Allman Brothers Band: Leavell Headed Allman

PIANIST CHUCK Leavell is the least heralded member of the Allman Brothers Band, a musician first and a talker second.

The fact that he hides behind a grand piano on stage has obscured him from the public who generally go along to the concerts to savour the guitar lines of Richard Betts or Gregg Allman’s haunting presence anyway.

His arrival in the band was equally unheralded. He played in the studio with them, accepted an invitation to tour as well and is now a regular member.

At first it wasn’t a question of his “joining” the Brothers, just a case of his helping them out.

Now of course, he’s a fully fledged member but his personality seems to be overshadowed by everyone else in the group.

Also, his arrival in the band – in November 1972 – occurred just two weeks before Berry Oakley was killed.

The publicity surrounding this pushed Leavell’s contribution to the Allmans even further into the background.

But it’s a state of affairs that suits the short, stocky keyboard man.

He doesn’t look or act like a star, and the southern eccentricities of the rest of the band seem to have left him behind.

Chuck is open and friendly to all and talks easily and willingly about his role in the band.

This openness makes him unusual in a band where a degree of surliness has always existed.

Perhaps the tragedies haven’t touched him quite as deep as the others, and perhaps the fact that he’s rarely asked to do interviews has left him without the hostility towards writers that the rest of the band seem to bear.

Or it could be that Leavell is as much a studio musician as he is a member of the Allman Brothers.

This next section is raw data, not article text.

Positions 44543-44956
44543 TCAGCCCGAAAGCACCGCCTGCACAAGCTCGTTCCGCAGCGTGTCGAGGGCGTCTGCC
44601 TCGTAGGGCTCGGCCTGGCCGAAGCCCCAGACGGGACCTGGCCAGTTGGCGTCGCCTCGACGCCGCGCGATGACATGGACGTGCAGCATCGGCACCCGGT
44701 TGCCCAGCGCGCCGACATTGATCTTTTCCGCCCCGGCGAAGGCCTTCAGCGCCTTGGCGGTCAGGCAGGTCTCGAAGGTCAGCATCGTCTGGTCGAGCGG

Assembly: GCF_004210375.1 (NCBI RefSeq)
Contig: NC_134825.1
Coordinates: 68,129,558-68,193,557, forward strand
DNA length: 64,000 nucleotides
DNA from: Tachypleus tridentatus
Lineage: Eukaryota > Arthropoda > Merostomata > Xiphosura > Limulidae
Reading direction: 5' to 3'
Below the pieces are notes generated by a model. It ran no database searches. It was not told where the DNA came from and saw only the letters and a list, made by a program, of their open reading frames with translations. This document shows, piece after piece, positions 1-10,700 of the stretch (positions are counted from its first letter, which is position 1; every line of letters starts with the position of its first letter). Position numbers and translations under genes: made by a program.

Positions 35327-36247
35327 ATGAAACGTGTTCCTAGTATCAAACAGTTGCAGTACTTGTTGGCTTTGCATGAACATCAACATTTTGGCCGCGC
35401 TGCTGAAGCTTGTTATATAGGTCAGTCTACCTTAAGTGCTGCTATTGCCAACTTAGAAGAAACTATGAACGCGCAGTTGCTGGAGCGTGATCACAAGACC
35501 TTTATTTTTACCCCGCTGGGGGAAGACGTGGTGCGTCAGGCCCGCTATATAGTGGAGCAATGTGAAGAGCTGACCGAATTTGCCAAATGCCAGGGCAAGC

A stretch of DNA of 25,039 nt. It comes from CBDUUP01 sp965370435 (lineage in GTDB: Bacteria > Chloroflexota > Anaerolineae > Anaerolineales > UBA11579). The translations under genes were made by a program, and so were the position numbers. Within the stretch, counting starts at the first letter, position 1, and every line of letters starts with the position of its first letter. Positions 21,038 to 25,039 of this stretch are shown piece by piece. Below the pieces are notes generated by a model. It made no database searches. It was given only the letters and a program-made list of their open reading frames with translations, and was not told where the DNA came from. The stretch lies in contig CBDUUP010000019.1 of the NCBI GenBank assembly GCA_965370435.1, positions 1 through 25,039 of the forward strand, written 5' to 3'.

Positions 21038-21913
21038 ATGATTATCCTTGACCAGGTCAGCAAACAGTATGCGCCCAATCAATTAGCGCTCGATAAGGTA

Though the Macon group situation does lend itself to a high degree of incestuousness between bands, Leavell can be heard everywhere on Capricorn releases.

But he’s not contributing his talents merely to get his name around (a member of the Allman Brothers surely doesn’t need that), but because he just likes playing the piano.

The lengthy lay offs the Allmans are currently going through have left him with a great deal of spare time with nothing to do.

Leavell came into the Allmans Band through having worked with Alex Taylor and Dr. John.

The Taylor band introduced him to the Capricorn people and it was while he was with Dr. John that a call came through inquiring whether he was available to work on the session for Gregg Allman’s solo album.

“About a week later” he recalls, “I found myself working with the others in the group.

“I did an In Concert TV show with them, the first time I ever appeared in public with the group, and ever since then I’ve been there.

“Originally I was just called in for the studio session with Gregg but one thing led to another and now I’ve been with them over a year.”

Chuck hails from Birmingham, Alabama, and his first musical experience was working on sessions in Muscle Shoals where he played keyboards for a number of rhythm and blues artists around 1968 and 1969.

“Then I moved on to rock and roll. When I first came to Macon I played a while with Wet Willie and then a group called Sundown and then with Alex Taylor.”

The Taylor Band was his first “real” group and Chuck stayed with them for a year and half, touring around the US and making albums.

“Eventually Alex decided he didn’t want to go on the road any more, and that left the band with nothing to do.

“But the Capricorn people liked us and wanted to keep us in Macon where we’d be available for anything that turned up.

“At this time Capricorn was talking to Dr John about some tie-up and he asked me to join his band on organ.

“I learned more about playing keyboards during three months with Dr John than in the three years up until then. He’s just so good.

“I was called away from Dr John to appear on Gregg’s album, but that band was breaking up anyway so it looked as if I was going to be out of a gig again.”

But the wheels of fortune turned the other way and Chuck found himself a member of what was to become America’s hottest rock outfit in a matter of weeks.